Embracing vulnerability

Chris Lovejoy

#23. How to use vulnerability to increase strength of self, relationships, companies

As I write and share these daily writings, a question often pops up: how necessary is it to make yourself vulnerable?

There is no doubt that vulnerability is powerful and can be an important factor in forming close, meaningful friendships and relationships.

But it’s also incredibly difficult. It gives others to the opportunity to comment or make judgments. These can feel very personal, as the subject matter is closer to your identity.

Therefore, is it all necessary?

In short, yes and no.

Brene Brown champions vulnerability in her popular TED talk, saying how it is important for relationships and can make you a stronger person.

However, I believe there is a limit to the amount of benefit that vulnerability can bring. I also feel that vulnerability in itself is not a goal, rather a means — otherwise posting our deepest fears all over facebook would be a good thing..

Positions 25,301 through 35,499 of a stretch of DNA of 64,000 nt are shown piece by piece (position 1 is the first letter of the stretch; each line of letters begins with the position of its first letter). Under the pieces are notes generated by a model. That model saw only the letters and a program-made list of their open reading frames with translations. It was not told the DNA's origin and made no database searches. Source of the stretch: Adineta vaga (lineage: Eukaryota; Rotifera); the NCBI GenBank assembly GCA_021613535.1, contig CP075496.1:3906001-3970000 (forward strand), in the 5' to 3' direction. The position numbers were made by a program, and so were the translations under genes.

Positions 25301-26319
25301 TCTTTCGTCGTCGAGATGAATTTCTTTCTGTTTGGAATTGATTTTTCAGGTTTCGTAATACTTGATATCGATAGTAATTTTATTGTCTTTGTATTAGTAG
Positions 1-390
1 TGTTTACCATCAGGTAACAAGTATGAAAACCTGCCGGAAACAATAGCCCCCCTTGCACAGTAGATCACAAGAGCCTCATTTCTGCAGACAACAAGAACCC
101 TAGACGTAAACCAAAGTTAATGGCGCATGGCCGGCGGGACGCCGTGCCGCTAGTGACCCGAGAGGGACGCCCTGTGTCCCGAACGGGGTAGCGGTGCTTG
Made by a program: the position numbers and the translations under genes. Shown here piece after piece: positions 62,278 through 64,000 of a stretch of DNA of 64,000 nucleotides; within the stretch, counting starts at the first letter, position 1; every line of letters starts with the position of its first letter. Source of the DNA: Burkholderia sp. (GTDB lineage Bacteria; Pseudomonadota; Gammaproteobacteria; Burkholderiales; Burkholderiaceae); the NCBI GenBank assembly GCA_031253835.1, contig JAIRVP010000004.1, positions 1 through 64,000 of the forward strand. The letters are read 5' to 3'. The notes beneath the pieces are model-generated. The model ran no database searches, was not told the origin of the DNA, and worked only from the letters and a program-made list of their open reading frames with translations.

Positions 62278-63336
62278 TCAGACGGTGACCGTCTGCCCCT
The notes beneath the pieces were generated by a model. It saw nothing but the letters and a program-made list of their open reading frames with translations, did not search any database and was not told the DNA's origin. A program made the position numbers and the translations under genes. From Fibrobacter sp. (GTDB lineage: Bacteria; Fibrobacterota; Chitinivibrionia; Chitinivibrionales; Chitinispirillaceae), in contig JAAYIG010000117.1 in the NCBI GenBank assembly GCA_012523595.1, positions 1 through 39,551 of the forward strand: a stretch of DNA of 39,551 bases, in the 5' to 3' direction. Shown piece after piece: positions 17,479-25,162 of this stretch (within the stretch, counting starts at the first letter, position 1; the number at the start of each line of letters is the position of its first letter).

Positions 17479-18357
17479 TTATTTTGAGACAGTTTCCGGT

By definition, vulnerability can leave us exposed. In an ideal world this wouldn’t be a problem as everyone would be understanding, however this isn’t the world we live in.

Although vulnerability is important and offers many benefits, the choice to embrace it should be a calculated risk. Vulnerability for the sake of vulnerability is not logical.

Therefore, before sharing anything in a public space (such as a blog) it is important to weigh up the possible pros and cons. This isn’t always easy, as things are not always predictable.

However, we should always err on the side of vulnerability as the benefits are not easily predictable. If I had never ‘taken the leap’ of vulnerability with my first ever blog post I would have never started writing. Our minds often project the worst case outcomes without fully considering the best outcomes.

Embracing vulnerability may seem like displaying weakness but it often makes things stronger. By opening up about fears and anxieties on this blog, I have taken away the power that those fears had over me. Many businesses, such as Basecamp, now actively display how they operate behind the scenes, something which used to be very secretive. This is something that may initially seem to make them vulnerable to being copied and out-competed but has in fact made them far stronger.

So we should look for opportunities to be vulnerable, but not for its own sake, and then take a calculated but significant leap.. and see what happens.